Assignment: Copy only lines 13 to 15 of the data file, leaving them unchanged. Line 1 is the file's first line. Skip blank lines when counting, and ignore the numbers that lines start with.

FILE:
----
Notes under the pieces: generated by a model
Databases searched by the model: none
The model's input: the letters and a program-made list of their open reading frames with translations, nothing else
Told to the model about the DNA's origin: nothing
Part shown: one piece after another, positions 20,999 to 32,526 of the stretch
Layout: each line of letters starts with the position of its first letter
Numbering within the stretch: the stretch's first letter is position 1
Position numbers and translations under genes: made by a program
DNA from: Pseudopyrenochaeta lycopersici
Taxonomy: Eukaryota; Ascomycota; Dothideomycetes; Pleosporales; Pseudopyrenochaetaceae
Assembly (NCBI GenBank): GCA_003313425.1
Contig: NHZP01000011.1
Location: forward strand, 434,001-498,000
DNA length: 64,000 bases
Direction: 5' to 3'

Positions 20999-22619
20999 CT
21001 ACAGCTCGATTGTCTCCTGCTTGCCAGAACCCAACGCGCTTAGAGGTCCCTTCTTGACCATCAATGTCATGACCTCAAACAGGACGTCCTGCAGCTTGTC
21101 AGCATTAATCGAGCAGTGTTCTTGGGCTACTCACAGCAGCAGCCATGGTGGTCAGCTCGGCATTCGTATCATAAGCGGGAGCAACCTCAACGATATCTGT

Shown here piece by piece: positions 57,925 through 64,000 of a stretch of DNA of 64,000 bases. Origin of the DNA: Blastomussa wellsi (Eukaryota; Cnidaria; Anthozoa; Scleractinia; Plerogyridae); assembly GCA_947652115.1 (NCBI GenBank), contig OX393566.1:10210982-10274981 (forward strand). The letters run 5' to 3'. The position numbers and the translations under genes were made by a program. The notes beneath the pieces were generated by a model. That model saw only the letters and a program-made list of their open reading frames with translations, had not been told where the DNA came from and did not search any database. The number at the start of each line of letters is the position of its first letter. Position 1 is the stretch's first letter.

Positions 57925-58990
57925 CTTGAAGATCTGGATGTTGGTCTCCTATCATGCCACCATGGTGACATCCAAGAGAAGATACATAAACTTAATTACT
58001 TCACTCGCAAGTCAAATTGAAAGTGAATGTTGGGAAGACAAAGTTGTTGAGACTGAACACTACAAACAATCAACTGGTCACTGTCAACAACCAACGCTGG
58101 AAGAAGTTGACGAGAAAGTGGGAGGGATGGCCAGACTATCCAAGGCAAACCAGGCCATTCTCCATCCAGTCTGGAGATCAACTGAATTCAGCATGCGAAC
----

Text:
Location: forward strand, 434,001-498,000
DNA length: 64,000 bases
Direction: 5' to 3'